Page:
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Why your company could be wasting money, and you’d never know



The word alone conjures up negative imagery.  Maybe the image of physical waste comes to your mind - garbage, trash, refuse, the stuff we don’t want near us.  Or maybe you think of wasted effort and the things you spent so much energy on that resulted in nothing.  You have probably experienced the frustration of time spent on fruitless ventures.  It’s all bad.

It’s no surprise there is an entire part of the US government dedicated to fraud, waste, and abuse of government resources.  In spite of that, the mythical story of the $700 toilet seat, and Vegas conventions where government employees wasted away millions of taxpayer dollars drive the citizenry crazy.  

When waste hits closer to home, the reaction is usually more emotional and personal.  As a business owner, you hate to think of your hard earned money getting lost.  As a manager or employee, seeing waste affect your salary and everyone around you can destroy morale.  You've seen time wasted on software that doesn't work, people who don't put in the effort, and meetings upon meetings discussing the same issues over and over again.

But how do we prevent waste from infecting our businesses?  I want to share a few key strategies that we and our clients use to minimize waste.  If you take the time to implement these, I can guarantee that it will reduce waste.

Strategy #1 - Define process in your business

Everyone follows process.  No matter what someone does, if it’s part of that person's regular schedule, he or she has come up with a method that they like.  The question is whether or not that process results in efficiency.  The only way to determine efficiency is by exploring the different tactics and strategies available.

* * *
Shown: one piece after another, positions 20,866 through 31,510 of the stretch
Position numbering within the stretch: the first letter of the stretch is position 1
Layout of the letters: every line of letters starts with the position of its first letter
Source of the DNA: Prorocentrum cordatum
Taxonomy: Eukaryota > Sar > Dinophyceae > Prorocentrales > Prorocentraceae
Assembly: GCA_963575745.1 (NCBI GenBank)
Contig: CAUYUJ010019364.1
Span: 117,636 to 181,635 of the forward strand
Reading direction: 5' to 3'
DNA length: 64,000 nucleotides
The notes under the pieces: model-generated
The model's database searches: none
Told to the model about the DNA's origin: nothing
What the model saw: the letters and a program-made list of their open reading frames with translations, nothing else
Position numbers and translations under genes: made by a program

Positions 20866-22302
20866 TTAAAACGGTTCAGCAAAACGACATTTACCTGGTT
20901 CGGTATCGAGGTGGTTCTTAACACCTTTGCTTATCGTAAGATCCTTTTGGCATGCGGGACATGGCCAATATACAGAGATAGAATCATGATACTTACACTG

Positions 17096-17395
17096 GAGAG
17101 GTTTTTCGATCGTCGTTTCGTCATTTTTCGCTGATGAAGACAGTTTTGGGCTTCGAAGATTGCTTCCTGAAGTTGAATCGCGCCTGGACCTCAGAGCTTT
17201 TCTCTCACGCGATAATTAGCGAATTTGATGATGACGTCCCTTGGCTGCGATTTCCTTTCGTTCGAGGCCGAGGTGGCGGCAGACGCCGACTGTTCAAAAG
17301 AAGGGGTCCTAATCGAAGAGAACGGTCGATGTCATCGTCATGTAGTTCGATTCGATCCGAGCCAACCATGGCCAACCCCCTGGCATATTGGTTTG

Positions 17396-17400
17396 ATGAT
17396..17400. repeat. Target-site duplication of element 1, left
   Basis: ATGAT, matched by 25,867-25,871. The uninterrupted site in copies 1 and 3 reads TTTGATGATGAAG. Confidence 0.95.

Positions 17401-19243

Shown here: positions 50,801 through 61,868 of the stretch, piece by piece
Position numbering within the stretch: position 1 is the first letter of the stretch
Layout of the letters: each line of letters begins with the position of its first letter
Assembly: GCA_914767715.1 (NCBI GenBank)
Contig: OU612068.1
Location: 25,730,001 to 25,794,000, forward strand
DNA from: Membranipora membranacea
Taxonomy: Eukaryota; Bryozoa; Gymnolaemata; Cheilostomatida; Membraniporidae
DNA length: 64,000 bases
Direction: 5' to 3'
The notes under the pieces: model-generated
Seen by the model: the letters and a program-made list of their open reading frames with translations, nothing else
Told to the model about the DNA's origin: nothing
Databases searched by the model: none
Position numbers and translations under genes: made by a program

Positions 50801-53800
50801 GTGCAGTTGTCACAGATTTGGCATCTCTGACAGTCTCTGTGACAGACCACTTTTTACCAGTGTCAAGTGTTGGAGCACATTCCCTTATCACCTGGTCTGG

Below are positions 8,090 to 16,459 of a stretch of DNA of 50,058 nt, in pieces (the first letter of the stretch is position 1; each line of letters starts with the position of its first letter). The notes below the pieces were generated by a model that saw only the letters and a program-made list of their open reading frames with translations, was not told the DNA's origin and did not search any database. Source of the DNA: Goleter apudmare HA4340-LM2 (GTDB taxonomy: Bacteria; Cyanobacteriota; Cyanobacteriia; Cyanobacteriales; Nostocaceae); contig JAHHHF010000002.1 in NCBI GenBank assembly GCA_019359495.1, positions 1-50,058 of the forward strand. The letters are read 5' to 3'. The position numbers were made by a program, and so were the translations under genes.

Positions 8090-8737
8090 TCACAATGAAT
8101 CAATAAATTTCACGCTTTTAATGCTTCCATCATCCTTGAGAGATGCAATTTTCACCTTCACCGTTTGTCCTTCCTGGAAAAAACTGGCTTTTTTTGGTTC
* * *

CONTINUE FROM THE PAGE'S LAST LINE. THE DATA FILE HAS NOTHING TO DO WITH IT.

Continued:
Have your managers sit down with their reports and ask them what they do on a regular basis.  Then, have them put on their creativity hats and figure out if there are ways to do things better.  Maybe someone could save time if they had access to a particular resource.  Maybe there are bottlenecks in the way things are done that you didn’t know existed.

After the discussions, have the employees write down those processes, with their managers reviewing them so everything is clear and in black and white.  Documenting process can be a simple flow chart, or a numbered list of tasks to be done.

The final step in this method of reducing waste is actually the beginning of the next step - figuring out how to use software to enforce the process.  All the documentation in the world doesn’t mean anything if no one uses it.  Use your CRM to set up workflows and assign tasks to people based on defined triggers.  As a GreenRope client, you have access to experienced and knowledgeable team members who can help you.  They can translate your written documentation to functioning workflows within GreenRope, helping you define and enforce process.